We’re all prepping right now, and I’m just saying, “Alright, Thursday. It’s on,” Sure enough, there’s the countdown. And once that starts, the train keeps going and it’s unstoppable. It’s a trip. It’s a little stressful, but it’s a unique experience. I’m still trying to figure it out after all the seasons, but it’s unique and very stressful while you’re doing it, but it’s very rewarding.

You really get back to what acting is supposed to be, and it really is that moment of: “You don’t know what’s ahead.” It feels very similar to what you should be doing; what your acting teachers yell at you about when you’re learning acting. Just stay in the moment, and you have no choice because you don’t even know what the next moment is gonna be. It’s kind of crazy.

How different and how similar are you and your character Matt?

Tohoru Masamune: That’s really interesting, because these days it’s pretty blurry. It’s a little strange, and it’s always been that way quite frankly since the beginning. Maybe this is just something when I look back. I do believe that roles find us.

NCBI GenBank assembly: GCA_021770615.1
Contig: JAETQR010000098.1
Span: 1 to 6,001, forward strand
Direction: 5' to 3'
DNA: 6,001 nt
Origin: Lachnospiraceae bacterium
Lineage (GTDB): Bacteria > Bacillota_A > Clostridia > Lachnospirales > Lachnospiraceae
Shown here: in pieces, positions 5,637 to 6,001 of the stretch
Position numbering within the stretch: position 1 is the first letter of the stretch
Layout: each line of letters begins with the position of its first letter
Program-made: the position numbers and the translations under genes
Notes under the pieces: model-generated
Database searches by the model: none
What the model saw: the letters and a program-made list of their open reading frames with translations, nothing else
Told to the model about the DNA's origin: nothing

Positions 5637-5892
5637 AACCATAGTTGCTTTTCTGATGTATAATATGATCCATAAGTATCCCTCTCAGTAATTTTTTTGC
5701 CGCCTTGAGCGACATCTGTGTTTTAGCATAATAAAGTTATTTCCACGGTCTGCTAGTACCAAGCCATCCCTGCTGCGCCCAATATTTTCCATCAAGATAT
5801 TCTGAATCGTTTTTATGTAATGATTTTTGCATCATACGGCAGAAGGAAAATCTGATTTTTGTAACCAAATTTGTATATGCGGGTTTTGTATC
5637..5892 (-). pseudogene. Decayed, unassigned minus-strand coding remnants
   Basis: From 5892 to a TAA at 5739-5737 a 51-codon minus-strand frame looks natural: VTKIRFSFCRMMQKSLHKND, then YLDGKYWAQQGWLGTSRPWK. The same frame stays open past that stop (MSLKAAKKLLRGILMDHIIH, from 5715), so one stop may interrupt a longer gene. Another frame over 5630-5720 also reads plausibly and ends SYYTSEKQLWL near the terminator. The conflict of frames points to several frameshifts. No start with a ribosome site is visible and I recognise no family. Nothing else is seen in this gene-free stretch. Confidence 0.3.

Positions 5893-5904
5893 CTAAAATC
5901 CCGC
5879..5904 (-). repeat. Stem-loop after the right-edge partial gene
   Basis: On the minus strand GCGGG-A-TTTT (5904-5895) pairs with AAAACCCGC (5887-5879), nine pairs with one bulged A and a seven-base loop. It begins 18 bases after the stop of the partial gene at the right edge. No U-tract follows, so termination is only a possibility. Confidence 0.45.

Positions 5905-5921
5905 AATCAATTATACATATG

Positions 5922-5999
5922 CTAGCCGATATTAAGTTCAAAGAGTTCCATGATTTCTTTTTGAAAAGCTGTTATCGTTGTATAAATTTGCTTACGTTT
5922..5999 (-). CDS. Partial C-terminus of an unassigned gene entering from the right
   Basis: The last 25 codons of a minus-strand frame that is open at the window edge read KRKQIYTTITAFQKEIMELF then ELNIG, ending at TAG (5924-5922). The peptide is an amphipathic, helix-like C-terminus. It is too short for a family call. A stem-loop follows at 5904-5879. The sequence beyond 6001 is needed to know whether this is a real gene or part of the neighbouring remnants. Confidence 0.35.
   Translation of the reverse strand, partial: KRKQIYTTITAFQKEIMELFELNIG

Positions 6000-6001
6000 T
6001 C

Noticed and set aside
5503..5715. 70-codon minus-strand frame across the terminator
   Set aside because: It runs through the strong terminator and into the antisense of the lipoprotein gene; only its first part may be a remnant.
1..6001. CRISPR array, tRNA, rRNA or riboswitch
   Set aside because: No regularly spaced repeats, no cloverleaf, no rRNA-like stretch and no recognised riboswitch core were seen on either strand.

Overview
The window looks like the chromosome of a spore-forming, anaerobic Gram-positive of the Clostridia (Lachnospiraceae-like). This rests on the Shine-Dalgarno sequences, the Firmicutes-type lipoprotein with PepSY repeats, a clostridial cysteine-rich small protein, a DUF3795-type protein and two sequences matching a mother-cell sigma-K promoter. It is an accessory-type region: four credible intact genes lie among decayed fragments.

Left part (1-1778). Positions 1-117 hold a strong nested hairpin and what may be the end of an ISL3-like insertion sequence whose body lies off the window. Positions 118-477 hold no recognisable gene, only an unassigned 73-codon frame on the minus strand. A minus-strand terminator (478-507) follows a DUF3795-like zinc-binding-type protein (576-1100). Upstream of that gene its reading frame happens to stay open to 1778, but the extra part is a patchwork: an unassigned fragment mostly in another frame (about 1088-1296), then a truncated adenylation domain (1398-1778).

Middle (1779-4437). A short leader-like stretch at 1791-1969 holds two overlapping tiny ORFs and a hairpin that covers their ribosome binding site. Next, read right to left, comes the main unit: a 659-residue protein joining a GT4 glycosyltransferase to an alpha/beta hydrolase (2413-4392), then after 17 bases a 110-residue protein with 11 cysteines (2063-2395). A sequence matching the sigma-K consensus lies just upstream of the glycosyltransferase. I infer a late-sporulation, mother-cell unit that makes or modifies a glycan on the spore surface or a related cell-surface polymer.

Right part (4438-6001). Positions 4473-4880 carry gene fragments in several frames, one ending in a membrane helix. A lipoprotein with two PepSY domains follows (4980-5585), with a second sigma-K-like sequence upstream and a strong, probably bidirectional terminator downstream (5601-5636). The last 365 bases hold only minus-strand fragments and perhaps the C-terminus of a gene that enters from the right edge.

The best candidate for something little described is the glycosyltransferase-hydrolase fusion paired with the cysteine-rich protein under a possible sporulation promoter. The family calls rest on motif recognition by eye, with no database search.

We have to go after them, I suppose. But I realized at the end of the day, I look back at what I’ve done, and they’ve all found me. Sometimes in more ways than one. This one, I remember, I’d worked with Bernie before. But we weren’t buddy-buddy, so it’s not like, “Oh, I gotta help my buddy out,” you know?

It was a completely different character; it was a wacky politician that I played. I don’t know where he saw Matt Lin in there, but he said, “There’s a part you might be right for. Do you want to read for that?” I said, “Yeah, of course. I’ll always read for you.” So, I got the sides and whatnot. I worked with a friend, and we were going to do a self-tape. I remember the first thing my friend said to me, she looked at the script and goes, “Oh, did he write this for you?” And I said, “No, I don’t think he even knows me that well.”